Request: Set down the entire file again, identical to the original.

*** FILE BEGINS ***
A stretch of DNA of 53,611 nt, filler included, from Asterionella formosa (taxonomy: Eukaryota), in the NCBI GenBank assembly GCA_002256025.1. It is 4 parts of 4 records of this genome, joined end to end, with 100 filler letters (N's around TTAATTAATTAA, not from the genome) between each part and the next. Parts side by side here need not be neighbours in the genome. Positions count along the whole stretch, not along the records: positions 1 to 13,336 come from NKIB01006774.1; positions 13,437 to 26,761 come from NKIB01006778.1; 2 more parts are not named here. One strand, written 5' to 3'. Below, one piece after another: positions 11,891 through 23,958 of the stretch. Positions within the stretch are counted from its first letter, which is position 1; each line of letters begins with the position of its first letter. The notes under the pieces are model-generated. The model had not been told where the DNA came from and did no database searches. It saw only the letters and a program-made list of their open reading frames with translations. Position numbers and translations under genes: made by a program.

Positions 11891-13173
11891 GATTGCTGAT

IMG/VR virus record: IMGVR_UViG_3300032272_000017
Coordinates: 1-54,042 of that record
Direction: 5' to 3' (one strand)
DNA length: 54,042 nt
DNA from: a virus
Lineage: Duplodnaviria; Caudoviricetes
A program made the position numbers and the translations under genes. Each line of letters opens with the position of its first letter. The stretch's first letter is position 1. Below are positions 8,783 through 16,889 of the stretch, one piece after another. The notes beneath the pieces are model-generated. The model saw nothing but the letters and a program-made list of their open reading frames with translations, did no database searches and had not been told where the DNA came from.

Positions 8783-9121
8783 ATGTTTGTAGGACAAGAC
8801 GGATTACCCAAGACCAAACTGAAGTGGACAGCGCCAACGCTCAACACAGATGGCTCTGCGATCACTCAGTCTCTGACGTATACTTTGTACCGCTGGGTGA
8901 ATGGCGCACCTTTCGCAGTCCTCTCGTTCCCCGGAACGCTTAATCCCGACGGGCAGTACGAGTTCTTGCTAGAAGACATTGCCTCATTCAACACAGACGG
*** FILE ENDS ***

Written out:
A stretch of DNA of 53,611 nt, filler included, from Asterionella formosa (taxonomy: Eukaryota), in the NCBI GenBank assembly GCA_002256025.1. It is 4 parts of 4 records of this genome, joined end to end, with 100 filler letters (N's around TTAATTAATTAA, not from the genome) between each part and the next. Parts side by side here need not be neighbours in the genome. Positions count along the whole stretch, not along the records: positions 1 to 13,336 come from NKIB01006774.1; positions 13,437 to 26,761 come from NKIB01006778.1; 2 more parts are not named here. One strand, written 5' to 3'. Below, one piece after another: positions 11,891 through 23,958 of the stretch. Positions within the stretch are counted from its first letter, which is position 1; each line of letters begins with the position of its first letter. The notes under the pieces are model-generated. The model had not been told where the DNA came from and did no database searches. It saw only the letters and a program-made list of their open reading frames with translations. Position numbers and translations under genes: made by a program.

Positions 11891-13173
11891 GATTGCTGAT

IMG/VR virus record: IMGVR_UViG_3300032272_000017
Coordinates: 1-54,042 of that record
Direction: 5' to 3' (one strand)
DNA length: 54,042 nt
DNA from: a virus
Lineage: Duplodnaviria; Caudoviricetes
A program made the position numbers and the translations under genes. Each line of letters opens with the position of its first letter. The stretch's first letter is position 1. Below are positions 8,783 through 16,889 of the stretch, one piece after another. The notes beneath the pieces are model-generated. The model saw nothing but the letters and a program-made list of their open reading frames with translations, did no database searches and had not been told where the DNA came from.

Positions 8783-9121
8783 ATGTTTGTAGGACAAGAC
8801 GGATTACCCAAGACCAAACTGAAGTGGACAGCGCCAACGCTCAACACAGATGGCTCTGCGATCACTCAGTCTCTGACGTATACTTTGTACCGCTGGGTGA
8901 ATGGCGCACCTTTCGCAGTCCTCTCGTTCCCCGGAACGCTTAATCCCGACGGGCAGTACGAGTTCTTGCTAGAAGACATTGCCTCATTCAACACAGACGG